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Driving case going to court

(12 Posts)
HoneywithLemon Thu 17-Oct-13 22:39:27

Thanks RVPisnomore. Will report back when it's all over.

RVPisnomore Wed 16-Oct-13 19:21:38

Hi Honey, I don't think it's up to him whether or not it goes to court. The insurance company will ask you if they think there is a good chance of winning but if they don't think they will they won't take it to court.

As others said be honest and stay calm and hopefully you'll get a favourable outcome.

HoneywithLemon Wed 16-Oct-13 19:16:29

Yes, both right turns.

RedHelenB Wed 16-Oct-13 16:47:03

Were they both right turns? It does seem more 50/50 as you put it now.

HoneywithLemon Wed 16-Oct-13 12:06:51

I had just joined the main road from a side road not quite opposite to the junction he was pulling out of. It's a bad junction. Not quite a cross roads though.

Who knows if it's him or his insurer, but it seems odd that an insurer would press to go to court and not settle for 50:50 given there are no witnesses and the damage was relatively minimal (£1200 allegedly). I think it's more likely it's the other driver who doesn't want to lose his excess and thought if he pushed it to court I would back down.

RedHelenB Wed 16-Oct-13 11:10:32

Onus is on someone exiting a side road to a main one not the other way about so I can't see how he thinks it was all your fault, best case 50/50 surely?

iheartdusty Tue 15-Oct-13 22:15:44

it is all pushed along by the insurance companies. The other driver probably feels as irritated and anxious as you do. He probably had no choice but to go along with it.

HoneywithLemon Tue 15-Oct-13 22:14:07

Oooo smile Thankyou Generic - that's v. useful. I am most displeased to have to deal with this but it looks like I've no choice. I will let you know how I get on.

GenericNWMum Tue 15-Oct-13 18:43:54

HoneywithLemon I haven't been in your position, but I am a barrister and have done a fair few RTAs in my time! The advice I always give, is first, don't worry. As long as you're doing your best and being frank, then the judge at least won't give you a hard time.

Your barrister probably won't ask you any questions - the witness statement you will have provided to the solicitor stands as your version of events. It is important for you to read this carefully and make sure it is accurate - including whether there are any omissions (such as indicating, checking mirrors etc). If there are errors make sure the solicitor in advance or the barrister at court rectifies them.

The toughest part is when you are cross-examined by thè barrister for the other side. The best advice I can give is (I) listen carefully to the question asked - it you don't understand or it's not clear ask them to rephrase it; (ii) if you don't know an answer then say "I don't know" or "I can't remember" ad appropriate - it's when you start trying to help in these circumstances that they tie you up in knots; (iii) when they put a question to you that you don't agree with - say it's wrong and explain why.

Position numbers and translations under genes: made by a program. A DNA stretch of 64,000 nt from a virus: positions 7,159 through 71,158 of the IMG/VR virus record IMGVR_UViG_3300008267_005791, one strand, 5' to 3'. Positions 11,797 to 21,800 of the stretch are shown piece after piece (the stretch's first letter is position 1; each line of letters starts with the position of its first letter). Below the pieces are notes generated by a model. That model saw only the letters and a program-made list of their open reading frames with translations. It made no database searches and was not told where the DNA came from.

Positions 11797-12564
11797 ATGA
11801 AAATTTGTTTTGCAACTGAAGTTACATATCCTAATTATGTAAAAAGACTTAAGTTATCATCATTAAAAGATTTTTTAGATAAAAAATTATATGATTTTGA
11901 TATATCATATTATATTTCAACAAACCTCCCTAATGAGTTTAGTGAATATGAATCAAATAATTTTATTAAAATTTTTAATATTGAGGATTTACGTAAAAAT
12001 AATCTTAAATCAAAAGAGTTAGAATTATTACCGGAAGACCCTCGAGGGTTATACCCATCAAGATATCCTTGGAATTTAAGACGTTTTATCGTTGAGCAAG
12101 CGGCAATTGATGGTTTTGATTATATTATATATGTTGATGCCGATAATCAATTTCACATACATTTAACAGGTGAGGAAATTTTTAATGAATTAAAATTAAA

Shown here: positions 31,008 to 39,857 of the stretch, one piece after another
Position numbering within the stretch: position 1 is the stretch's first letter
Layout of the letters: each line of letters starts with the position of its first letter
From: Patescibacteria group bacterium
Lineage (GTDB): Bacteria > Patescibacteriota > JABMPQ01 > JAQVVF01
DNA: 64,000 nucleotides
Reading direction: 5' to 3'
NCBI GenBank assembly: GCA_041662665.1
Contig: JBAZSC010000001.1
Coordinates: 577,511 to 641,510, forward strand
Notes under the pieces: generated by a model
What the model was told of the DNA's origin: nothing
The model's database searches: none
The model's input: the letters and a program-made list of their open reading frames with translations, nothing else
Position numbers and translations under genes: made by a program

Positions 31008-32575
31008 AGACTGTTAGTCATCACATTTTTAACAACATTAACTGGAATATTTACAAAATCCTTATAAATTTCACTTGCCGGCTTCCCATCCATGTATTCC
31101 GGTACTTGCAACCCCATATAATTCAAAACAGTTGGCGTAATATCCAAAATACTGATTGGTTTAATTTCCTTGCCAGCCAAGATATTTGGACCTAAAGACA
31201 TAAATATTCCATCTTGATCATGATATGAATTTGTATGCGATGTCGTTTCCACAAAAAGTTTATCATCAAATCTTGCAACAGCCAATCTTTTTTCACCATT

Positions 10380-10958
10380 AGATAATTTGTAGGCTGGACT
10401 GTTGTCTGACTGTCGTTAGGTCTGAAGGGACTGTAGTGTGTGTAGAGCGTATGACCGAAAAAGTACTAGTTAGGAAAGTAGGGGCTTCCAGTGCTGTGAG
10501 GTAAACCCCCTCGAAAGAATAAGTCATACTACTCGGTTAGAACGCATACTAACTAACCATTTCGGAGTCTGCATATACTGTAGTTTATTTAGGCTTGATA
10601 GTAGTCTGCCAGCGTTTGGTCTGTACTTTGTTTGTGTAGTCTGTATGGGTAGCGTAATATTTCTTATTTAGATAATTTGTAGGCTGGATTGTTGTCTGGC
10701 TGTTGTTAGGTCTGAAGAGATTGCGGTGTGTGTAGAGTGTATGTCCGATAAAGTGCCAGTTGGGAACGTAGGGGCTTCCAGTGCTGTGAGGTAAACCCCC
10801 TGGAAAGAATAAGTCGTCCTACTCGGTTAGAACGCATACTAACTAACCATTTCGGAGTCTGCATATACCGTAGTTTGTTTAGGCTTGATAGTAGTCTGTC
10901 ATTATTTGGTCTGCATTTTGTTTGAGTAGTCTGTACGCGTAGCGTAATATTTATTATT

Mainly just keep your cool, take it at your pace - feel free to ask for water, take sips before answering ques etc and you'll be fine!

HoneywithLemon Tue 15-Oct-13 13:01:32

Thank you Stripeytiger. It is a worry I could do without right now but I have no choice but to turn up to court otherwise it's admitting fault. Not looking forward to being quizzed by a barrister and a judge though, it has to be said, but I guess that the other party realises that and hopes I don't show.

stripeytiger Tue 15-Oct-13 11:40:35

Hi. Sorry to hear about this, it's bad enough when you have an accident especially with children in the car. No experience to share with you but hopefully someone will post with some helpful comments.
I had an accident about a month ago, a car pulled out in front of me (he was coming out of a side road onto the main road I was on). It was clearly his fault and he admitted fault at the time, however I did call the Police anyway because I didn't want to take any chances. However minor I think if there is any doubt who was at fault, always good idea to call the police, if nothing else they will supervise the exchange of details to make sure you don't leave yourself vulnerable should the other driver not be insured, MOT'd etc.
Hope the court case goes ok for you.

HoneywithLemon Tue 15-Oct-13 11:26:00

I was involved in a minor collision a year ago. I was turning off a main road into a side road and collided with a car exiting the side road. Barely a scrape to my car, bumper damage to his. It's a turn I make 3 or 4 times a week. I hit the other car only because he pulled out as I was turning in. I reported the collision but didn't claim as the damage was minimal and our car is old and we are replacing it soon. A few months later other driver made a claim against me. The first I heard was when I was served court papers. We are in court at the end of this month.

The damage to his car is in the region of £1200 apparently. Obviously he is insured and is just looking to avoid paying his excess.

There are no witnesses (apart from our children in the respective cars). It is my word against his. Despite this it will go to court with barristers on both sides and the hearing could take around two hours. I will be cross-examined in court.

The regal rep from my firm suggested that he would be hoping I would back down before court, which I won't do as I believe my version of events is correct and I am not pleased that he's saying I didn't indicate.

I wondered if anyone has been in this situation and could tell me what to expect in court? I am so cross at being put in this position.

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